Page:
National Editor Tom Karst
National Editor Tom Karst

It's funny that we are so aware of the verbal tics of others but so often don't hear them when we say them ourselves, you know?

It's like, you know,  that our close friends and family  can't stop saying those verbal crutches that somehow never appear in the impossibly clever conversations on network sitcoms.

There is a new poll that again updates the latest list of annoying words and phrases in American lexicon. And I'm pleased to see that "twitterverse" -  a word that I have used in this blog from time to time - has made the list.

From the Marist poll news release:

For the fourth consecutive year, Americans consider “whatever” to be the most annoying word or phrase in conversation. More than three in ten -- 32% -- have this view while “like” irritates 21% of residents nationally. 17% are most irked by “you know” while 10% would prefer to ban “just sayin’” from today’s lexicon. “Twitterverse” annoys 9% of adults while 5% are ticked off by “gotcha.” Five percent are unsure. In last year’s survey, 38% thought “whatever” to be the most obnoxious word in casual conversation while 20% said “like” was the most irritating. 19% despised hearing “you know” while “just sayin’” was the most bothersome to 11% of Americans. “Seriously” made last year’s list with 7% reporting it was the most annoying word in conversation. Five percent, at that time, were unsure.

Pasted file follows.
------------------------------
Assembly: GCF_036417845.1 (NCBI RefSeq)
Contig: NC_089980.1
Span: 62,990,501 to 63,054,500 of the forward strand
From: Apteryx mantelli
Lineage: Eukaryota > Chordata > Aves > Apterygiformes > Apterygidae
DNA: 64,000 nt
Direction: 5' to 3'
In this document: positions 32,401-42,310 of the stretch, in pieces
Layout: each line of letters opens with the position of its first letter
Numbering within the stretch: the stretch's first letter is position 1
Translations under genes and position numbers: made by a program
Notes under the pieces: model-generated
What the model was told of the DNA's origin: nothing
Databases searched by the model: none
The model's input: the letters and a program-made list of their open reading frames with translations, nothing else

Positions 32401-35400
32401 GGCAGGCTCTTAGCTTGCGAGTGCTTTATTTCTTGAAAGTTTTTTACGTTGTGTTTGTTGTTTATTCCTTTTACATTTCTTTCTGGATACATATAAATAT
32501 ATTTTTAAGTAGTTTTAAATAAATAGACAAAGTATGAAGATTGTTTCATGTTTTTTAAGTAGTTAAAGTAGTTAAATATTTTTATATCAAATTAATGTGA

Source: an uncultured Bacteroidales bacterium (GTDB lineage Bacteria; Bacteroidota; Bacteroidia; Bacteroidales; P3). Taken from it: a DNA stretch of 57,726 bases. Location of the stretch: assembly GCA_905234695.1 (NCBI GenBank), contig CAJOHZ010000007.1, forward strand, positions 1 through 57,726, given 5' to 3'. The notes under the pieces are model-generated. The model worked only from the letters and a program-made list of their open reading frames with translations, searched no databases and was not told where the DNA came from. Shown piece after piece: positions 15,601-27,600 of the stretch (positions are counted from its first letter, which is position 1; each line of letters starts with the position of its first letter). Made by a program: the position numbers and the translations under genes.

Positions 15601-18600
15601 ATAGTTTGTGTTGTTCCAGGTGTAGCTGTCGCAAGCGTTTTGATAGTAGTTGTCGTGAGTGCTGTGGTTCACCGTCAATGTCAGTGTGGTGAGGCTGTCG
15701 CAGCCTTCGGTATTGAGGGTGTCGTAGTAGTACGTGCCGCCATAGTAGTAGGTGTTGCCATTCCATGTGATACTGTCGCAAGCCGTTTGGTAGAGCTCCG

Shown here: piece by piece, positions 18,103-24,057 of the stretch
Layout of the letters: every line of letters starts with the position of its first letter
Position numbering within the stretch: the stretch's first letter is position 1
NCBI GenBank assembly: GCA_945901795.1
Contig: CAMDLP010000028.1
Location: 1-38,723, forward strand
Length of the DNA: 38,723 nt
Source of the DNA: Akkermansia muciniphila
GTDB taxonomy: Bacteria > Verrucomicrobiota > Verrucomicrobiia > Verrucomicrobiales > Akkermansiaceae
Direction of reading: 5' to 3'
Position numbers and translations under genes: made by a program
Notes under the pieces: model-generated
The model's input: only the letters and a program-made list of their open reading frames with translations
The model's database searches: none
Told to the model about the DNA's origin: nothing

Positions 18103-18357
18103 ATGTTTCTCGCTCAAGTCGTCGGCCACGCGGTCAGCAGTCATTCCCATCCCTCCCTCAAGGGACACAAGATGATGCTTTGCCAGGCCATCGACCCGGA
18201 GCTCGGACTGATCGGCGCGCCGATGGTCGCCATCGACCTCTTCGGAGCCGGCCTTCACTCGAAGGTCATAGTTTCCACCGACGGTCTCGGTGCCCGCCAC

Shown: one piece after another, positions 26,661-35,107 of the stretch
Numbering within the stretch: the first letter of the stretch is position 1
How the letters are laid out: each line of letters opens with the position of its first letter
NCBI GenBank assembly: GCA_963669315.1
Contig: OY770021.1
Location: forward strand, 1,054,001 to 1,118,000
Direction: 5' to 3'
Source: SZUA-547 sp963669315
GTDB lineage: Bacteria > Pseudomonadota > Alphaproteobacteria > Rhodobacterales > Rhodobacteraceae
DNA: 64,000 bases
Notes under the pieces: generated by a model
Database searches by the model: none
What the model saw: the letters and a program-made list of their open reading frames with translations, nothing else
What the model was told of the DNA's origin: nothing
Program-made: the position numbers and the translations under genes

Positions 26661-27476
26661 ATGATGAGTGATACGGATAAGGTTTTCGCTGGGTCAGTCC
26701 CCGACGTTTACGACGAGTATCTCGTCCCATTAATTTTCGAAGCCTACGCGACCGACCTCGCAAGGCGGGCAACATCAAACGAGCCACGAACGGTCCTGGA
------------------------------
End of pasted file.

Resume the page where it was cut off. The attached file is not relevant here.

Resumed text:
The produce industry is not immune from annoying, if somewhat unavoidable, phrases and words. Packer reporters are familiar with the countless marketers who define their business advantages as "quality and service." "State of the art,"  "leading edge," "value-added," "industry leader" are also tattered from overuse.

Other takes on annoying words in business:

The 7 most overused words in marketing and why we hate them

Hey "disrupt" this: five tech terms to banish in 2013

10 overused buzz words on LinkedIn

The iconic fiscal cliff

The ten most useless buzzwords

There are seriously so many terms to ridicule, so much low-hanging fruit to pick. At the end of the day, game-changers can find the solutions to overuse of jargon with epic and impactful leveraging of their communications thought leaders. For real.